What is Narcolepsy?
Narcolepsy is a sleep disorder characterized by excessive sleepiness, sleep paralysis and hallucinations. This disorder is equally common among males and females, affecting approximately 1 in 2,000 people. Symptoms typically appear in childhood or adolescence, but many people have an onset of symptoms of narcolepsy for years before being diagnosed.
People with narcolepsy, known as narcoleptics, typically feel very sleepy during the day and may involuntarily fall asleep during normal activities. The borderline between being awake and asleep can become distorted so characteristics of sleep may occur while an individual is awake. These sleep-like characteristics may include experiencing dream-like hallucinations and paralysis as they are falling asleep or waking up.
For narcoleptics, REM sleep occurs almost immediately in the sleep cycle, even sometimes during waking hours. REM sleep is when someone experiences dream and muscle paralysis,
Types of Narcolepsy
Narcolepsy symptoms can vary, some cases are more severe There are two main types of narcolepsy:
- Narcolepsy Type 1
- Narcolepsy Type 2
Narcolepsy Type 1
This type of narcolepsy involves a combination of excessive daytime sleepiness and cataplexy. Cataplexy is when someone has sudden strong emotional outbursts, like laughter, anger, shock or surprise. Cataplexy can cause a sudden collapse of someone’s physical abilities. During a cataplexy episode, the patient can lose muscle tone while being awake and they can also lose control of the muscles in their face, arms, legs or torso. Cataplexy can cause slurred speech, buckling knees or even complete paralysis in more severe cases.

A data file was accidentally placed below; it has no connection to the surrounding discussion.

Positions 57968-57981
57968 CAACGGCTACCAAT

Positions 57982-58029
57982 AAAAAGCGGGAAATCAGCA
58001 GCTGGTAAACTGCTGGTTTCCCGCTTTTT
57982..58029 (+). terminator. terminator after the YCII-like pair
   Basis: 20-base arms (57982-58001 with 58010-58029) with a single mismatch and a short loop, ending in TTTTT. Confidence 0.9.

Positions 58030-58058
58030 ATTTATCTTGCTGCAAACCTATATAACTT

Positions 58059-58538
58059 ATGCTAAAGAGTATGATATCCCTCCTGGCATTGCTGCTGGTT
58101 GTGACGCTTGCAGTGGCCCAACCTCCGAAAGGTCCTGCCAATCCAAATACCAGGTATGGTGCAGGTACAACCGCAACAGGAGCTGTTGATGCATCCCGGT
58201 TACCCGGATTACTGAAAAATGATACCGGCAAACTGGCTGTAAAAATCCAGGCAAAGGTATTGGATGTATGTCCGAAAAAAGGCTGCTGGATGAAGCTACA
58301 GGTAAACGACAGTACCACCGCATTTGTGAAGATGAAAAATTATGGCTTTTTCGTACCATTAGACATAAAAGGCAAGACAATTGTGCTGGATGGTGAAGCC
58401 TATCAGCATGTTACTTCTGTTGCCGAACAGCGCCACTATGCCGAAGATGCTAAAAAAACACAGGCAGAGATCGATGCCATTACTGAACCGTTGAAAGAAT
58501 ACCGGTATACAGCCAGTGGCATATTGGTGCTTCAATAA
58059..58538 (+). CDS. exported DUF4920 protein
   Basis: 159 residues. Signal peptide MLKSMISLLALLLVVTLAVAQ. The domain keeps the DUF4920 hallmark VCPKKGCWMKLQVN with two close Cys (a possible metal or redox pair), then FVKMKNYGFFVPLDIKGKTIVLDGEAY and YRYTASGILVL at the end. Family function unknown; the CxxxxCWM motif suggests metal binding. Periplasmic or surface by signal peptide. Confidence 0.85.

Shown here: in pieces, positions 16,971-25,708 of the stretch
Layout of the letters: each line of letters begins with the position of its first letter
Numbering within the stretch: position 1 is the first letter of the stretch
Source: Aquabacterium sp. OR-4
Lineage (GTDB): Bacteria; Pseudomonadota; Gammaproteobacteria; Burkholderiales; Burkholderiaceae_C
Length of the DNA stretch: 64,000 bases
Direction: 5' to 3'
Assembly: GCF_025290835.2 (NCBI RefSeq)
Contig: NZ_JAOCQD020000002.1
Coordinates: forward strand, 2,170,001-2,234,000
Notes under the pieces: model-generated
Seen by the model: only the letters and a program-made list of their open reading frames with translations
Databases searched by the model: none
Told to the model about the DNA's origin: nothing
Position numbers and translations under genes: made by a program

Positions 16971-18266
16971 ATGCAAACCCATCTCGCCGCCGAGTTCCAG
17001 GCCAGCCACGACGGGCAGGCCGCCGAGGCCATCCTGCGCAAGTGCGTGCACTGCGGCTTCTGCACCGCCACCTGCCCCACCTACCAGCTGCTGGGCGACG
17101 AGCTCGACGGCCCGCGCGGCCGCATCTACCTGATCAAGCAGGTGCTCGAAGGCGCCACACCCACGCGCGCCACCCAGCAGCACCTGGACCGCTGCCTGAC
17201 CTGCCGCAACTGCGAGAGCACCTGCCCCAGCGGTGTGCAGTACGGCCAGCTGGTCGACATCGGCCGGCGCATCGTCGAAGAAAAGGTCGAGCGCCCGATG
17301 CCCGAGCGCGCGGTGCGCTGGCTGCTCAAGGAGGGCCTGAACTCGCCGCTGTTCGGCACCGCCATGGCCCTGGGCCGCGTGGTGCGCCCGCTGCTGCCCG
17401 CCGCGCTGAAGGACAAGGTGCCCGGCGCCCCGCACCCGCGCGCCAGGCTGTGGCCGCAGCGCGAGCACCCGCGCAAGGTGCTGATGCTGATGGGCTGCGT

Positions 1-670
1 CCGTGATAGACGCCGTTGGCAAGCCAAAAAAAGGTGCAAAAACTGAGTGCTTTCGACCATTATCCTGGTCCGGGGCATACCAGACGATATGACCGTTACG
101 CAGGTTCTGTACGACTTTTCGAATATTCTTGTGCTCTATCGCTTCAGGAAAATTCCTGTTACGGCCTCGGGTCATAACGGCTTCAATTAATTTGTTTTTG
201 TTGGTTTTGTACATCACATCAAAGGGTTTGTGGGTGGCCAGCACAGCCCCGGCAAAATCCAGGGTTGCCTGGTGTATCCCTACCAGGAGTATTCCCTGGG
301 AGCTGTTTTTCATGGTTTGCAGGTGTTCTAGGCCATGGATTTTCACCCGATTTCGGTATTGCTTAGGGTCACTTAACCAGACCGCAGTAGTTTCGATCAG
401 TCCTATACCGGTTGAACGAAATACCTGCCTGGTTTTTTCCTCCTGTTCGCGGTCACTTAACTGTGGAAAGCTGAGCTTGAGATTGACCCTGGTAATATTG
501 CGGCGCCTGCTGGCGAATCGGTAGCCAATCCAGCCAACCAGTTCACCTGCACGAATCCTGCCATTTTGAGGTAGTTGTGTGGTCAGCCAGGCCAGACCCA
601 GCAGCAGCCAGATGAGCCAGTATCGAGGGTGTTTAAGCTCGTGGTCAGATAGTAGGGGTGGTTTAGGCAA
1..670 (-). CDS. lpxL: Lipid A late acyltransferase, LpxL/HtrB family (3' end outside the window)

Narcolepsy Type 2
This type of narcolepsy occurs when someone experiences excessive sleepiness, but cataplexy is not present. These people may take a nap for a couple of hours and wake up feeling rejuvenated, though end up feeling overly tired a short time after. A person with narcolepsy type 2 has all the symptoms of narcolepsy type 1, like extreme sleepiness, sleep attacks, dream-like hallucinations, paralysis while falling asleep or waking up and disrupted nighttime sleep.
Narcolepsy symptoms differ among patients. In some people, they may be mild and in other people, symptoms can be severe and impact many aspects of their life. Narcolepsy symptoms can include: